The Gettysburg Address

 

 Alexander Bliss Colonel United States Army

 

Bliss Copy

Discovering that his fourth written copy could not be used, Lincoln then wrote a fifth draft, which was accepted for the purpose requested. The Bliss Copy, named for Colonel Alexander Bliss, Bancroft's stepson and publisher of Autograph Leaves, is the only draft to which Lincoln affixed his signature. Lincoln is not known to have made any further copies of the Gettysburg Address. Because of the apparent care in its preparation, and in part because Lincoln provided a title and signed and dated this copy, it has become the standard version of the address and the source for most facsimile reproductions of Lincoln's Gettysburg Address.

 

This draft now hangs in the Lincoln Room of the White House, a gift of Oscar B. Cintas, former Cuban Ambassador to the United States. Cintas, a wealthy collector of art and manuscripts, purchased the Bliss Copy at a public auction in 1949 for $54,000, at that time the highest price ever paid for a document at public auction. Cintas' properties were claimed by the Castro government after the Cuban Revolution in 1959, but Cintas, who died in 1957, willed the Gettysburg Address to the American people, provided it would be kept at the White House, where it was transferred in 1959.

 

Garry Wills concluded the Bliss Copy "is stylistically preferable to others in one significant way: Lincoln removed 'here' from 'that cause for which they (here) gave...' The seventh 'here' is in all other versions of the speech." Wills noted the fact that Lincoln "was still making such improvements," suggesting Lincoln was more concerned with a perfected text than with an 'original' one.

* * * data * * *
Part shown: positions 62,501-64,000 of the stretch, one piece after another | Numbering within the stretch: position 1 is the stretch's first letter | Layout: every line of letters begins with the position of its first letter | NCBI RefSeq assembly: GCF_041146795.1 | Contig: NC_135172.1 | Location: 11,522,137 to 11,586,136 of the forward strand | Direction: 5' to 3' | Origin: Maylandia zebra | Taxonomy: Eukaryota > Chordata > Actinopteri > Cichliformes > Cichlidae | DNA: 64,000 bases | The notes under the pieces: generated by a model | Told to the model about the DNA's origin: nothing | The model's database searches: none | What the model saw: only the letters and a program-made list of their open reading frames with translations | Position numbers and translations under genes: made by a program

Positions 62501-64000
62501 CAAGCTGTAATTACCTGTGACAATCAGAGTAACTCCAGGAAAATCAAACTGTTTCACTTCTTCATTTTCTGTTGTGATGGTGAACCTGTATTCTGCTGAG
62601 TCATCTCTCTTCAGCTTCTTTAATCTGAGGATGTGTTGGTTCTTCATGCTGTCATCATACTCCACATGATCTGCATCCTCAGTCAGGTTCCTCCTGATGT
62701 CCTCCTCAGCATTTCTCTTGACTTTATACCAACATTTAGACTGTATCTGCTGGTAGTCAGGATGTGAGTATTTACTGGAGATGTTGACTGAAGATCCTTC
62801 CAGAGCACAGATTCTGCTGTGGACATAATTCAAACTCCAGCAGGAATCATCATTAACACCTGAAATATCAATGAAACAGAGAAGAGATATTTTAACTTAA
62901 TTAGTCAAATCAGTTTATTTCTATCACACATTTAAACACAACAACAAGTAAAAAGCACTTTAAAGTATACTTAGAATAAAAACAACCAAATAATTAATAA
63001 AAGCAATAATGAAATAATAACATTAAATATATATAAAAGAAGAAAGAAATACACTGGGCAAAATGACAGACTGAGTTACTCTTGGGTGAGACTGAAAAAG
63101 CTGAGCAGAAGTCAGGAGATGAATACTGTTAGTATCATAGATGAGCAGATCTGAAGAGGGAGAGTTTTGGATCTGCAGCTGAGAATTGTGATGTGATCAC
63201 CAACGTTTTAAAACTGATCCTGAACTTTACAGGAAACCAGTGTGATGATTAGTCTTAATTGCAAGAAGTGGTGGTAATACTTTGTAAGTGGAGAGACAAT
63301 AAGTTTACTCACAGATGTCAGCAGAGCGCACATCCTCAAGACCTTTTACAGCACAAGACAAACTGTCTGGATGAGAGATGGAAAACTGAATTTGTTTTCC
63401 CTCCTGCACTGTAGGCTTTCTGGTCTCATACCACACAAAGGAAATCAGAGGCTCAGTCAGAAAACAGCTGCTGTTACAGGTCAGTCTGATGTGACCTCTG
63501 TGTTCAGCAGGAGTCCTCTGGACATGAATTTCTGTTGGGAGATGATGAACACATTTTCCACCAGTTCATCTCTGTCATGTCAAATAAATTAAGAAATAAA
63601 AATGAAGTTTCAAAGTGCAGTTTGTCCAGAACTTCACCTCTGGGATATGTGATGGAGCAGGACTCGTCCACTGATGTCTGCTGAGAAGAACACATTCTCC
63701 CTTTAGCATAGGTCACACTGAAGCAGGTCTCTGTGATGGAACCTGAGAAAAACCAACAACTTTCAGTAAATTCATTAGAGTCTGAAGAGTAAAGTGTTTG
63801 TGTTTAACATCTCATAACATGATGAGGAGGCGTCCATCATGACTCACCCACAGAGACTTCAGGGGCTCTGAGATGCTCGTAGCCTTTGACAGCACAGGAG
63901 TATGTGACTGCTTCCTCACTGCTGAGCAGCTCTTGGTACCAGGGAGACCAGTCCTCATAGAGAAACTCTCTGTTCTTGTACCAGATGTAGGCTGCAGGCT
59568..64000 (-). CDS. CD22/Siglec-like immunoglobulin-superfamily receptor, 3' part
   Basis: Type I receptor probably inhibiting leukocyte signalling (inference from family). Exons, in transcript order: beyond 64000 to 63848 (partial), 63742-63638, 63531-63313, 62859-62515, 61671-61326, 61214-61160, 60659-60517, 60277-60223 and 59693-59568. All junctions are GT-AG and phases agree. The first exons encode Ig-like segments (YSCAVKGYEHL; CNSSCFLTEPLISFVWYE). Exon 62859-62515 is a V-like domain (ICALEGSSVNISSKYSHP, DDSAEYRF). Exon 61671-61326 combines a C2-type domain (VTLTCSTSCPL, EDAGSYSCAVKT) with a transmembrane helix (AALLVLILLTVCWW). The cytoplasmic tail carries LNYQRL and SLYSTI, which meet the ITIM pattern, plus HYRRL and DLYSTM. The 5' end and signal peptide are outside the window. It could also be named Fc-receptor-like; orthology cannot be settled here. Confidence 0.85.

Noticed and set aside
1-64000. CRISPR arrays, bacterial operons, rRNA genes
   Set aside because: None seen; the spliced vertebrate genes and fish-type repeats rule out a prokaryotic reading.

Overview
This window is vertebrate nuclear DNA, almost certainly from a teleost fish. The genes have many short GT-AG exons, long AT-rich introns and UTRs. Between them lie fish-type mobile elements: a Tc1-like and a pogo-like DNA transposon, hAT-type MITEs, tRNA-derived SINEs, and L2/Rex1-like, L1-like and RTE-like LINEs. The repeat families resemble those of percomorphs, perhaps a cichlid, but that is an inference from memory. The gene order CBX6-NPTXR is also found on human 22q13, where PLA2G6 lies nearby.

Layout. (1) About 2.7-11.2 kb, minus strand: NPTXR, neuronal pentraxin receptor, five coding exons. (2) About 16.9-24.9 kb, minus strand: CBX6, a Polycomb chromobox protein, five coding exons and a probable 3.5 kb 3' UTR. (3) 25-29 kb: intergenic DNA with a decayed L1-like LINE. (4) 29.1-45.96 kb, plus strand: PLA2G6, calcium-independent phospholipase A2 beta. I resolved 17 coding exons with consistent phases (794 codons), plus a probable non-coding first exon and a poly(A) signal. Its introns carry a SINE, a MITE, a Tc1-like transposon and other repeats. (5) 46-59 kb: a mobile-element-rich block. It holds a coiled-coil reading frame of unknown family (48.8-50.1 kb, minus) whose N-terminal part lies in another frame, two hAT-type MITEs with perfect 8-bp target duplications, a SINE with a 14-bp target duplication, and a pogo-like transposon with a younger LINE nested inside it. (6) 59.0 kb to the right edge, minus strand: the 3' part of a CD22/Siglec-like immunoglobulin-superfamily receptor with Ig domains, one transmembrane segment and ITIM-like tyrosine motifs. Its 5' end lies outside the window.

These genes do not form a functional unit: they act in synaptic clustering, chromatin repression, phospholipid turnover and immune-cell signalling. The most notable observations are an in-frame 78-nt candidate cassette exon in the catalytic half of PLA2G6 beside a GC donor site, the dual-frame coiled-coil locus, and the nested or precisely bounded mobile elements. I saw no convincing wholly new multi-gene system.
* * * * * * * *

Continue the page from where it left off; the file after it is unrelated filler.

Alexander Bliss Colonel United States Army

 

Alexander Bliss of Massachusetts

 

Died 30 April 1896 Buried in Section 1 of Arlington National Cemetery

The Address Delivered at the Dedication of the Cemetery at Gettysburg, or the "Gettysburg Address," is Lincoln's most famous speech.  He delivered the address on November 19, 1863, just four and one half months after the massive battle at the small Pennsylvania town.

 

Because it is perhaps Lincoln's most famous work and because it came to symbolize the American Civil War, it has often been reproduced in facsimile editions.

 

Only the following five copies of the Gettysburg Address are now extant:

  1. Nicolay Draft
  2. Hay Draft
  3. Bancroft Copy
  4. Everett Copy
  5. Bliss Copy
 
Bliss Copy

Images from Long Remembered: Facsimiles of the Five Versions of the Gettysburg Address in the Handwriting of Abraham Lincoln (Washington, DC: Library of Congress, 1963).

 

The Bliss Copy has been the source for most facsimile reproductions of the Gettysburg Address, because Lincoln provided a title and signed and dated this copy.  The following images are reproductions of the Bliss Copy of the Gettysburg Address, rearranged from three pages to two:

 

  
 

Images courtesy of the Abraham Lincoln Presidential Library. 

 

For more information on reproductions, see the Illinois Historic Preservation Agency's page on Facsimile Documents.

 

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